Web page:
News & Events
Tesla from now on will pay more attention to ecology
- April 8, 2019
- Posted by: Wiley M. Wagner
- Category: Science
The other day, Tesla reached an agreement with the Environmental Protection Agency regarding violations identified when working with hazardous wastes that were found at a company in Fremont, California. Tesla immediately agreed to pay a fine of $ 31,000, and as part of resolving this “conflict”, she also volunteered to buy equipment for emergency response to emergency situations in the total amount of $ 55,000 for Fremont’s fire brigade.
In 2017, Tesla allowed to accumulate hazardous waste without any permission for a period exceeding the allowable 90 days. During the audit, the Environmental Protection Agency discovered that Tesla was not able to "quickly clean and dispose of flammable paints and solvent mixtures." This conclusion was made after the Agency discovered a couple of 55-gallon containers with hazardous waste left, which were also open, and did not have the necessary "padding or locking mechanism". In this way, the company Ilona Mask violated the prescribed standards for the emission of pollutants into the atmosphere.
The Environmental Protection Agency discovered these irregularities during two sudden and unannounced inspections, conducted jointly with the Department of Control of Toxic Substances of California, as well as the Center for Air Quality Management in the bays. These inspections took place at the Tesla plant in Fremont in November and December 2017. The Federal Law on the Conservation and Restoration of Resources is a set of rules that gives the Agency “the authority to control hazardous wastes from the moment they are created to their disposal.”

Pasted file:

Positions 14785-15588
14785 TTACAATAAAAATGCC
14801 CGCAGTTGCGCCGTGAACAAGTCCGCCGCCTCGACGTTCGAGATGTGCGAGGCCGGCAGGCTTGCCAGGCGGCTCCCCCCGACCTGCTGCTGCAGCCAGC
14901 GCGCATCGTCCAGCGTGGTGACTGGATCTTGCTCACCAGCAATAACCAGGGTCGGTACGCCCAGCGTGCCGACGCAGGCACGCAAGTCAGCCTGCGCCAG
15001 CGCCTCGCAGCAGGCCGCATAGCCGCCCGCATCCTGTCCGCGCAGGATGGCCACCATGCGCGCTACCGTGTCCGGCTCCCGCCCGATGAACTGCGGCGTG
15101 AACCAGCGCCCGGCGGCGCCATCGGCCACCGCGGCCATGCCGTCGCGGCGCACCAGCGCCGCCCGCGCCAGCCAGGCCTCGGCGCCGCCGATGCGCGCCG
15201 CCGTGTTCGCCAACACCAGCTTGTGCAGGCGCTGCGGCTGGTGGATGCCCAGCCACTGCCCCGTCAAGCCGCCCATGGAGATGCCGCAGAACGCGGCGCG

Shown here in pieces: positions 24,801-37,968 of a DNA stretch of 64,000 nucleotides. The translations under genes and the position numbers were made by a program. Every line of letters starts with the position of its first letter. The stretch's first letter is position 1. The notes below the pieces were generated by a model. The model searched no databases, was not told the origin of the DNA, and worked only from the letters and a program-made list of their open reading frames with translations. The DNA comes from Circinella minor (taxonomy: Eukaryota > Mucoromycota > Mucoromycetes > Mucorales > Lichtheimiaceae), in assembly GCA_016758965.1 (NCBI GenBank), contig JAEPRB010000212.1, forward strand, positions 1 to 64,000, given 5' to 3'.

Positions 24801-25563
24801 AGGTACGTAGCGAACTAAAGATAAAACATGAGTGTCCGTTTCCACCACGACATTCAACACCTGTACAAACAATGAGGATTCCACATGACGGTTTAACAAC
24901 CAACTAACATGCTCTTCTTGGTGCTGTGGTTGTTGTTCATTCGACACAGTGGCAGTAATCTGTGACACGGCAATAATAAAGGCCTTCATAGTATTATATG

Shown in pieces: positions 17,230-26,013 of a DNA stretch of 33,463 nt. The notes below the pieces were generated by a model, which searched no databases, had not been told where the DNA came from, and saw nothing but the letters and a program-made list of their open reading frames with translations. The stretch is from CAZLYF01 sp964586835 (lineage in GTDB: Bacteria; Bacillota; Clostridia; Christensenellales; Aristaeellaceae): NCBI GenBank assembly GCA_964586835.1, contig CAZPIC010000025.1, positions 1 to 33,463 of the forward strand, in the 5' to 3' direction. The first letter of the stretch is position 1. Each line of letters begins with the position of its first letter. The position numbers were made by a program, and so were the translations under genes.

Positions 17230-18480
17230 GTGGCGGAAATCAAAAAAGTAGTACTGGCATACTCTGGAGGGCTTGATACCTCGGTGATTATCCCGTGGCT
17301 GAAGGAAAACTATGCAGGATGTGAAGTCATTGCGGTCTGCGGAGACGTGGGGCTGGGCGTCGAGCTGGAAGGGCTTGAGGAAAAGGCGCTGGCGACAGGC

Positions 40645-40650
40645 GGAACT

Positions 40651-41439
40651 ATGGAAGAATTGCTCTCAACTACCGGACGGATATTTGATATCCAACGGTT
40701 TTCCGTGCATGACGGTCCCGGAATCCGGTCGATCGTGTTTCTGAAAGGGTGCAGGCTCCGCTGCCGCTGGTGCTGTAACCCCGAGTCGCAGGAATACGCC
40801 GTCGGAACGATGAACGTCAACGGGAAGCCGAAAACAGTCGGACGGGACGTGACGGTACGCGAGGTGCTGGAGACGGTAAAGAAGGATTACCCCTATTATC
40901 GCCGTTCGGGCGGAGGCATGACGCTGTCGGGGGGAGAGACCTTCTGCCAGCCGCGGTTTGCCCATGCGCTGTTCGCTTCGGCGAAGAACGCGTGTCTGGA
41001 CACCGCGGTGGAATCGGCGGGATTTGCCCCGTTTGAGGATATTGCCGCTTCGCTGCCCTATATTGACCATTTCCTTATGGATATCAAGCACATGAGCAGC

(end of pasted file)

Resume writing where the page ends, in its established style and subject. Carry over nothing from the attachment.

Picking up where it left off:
Unfortunately, Tesla does not immediately comply with the three rules that are prescribed in the Law on the Conservation and Restoration of Resources. The agency states that Tesla "did not meet the standards for emissions into the atmosphere, to avoid leaks of harmful substances, did not fulfill the requirements for hazardous waste management, and also failed to make an adequate process for identifying and storing hazardous wastes for their solid type ". However, the Agency for Environmental Protection does not say anything concrete about how exactly Tesla does not follow the rules in each of these areas.
Tesla management said in an e-mail to The Verge that the company has already reviewed and taken note of all the issues raised by the inspectorates. “In the 16 months since the Environmental Protection Agency visited us, Tesla has made great strides in its environmental program and its constant observance under the leadership of Lori Shelby, our vice president for environment, health and safety. We are also pleased to cooperate with the Agency, and we are especially proud that the city of Fremont in any case will benefit from an agreed settlement. ”
This is not the first time Tesla has been fined by the Agency. The company had to pay a fine of $ 275,000 after it was discovered in 2010 that the company did not receive proper certification for the original Tesla Roadster.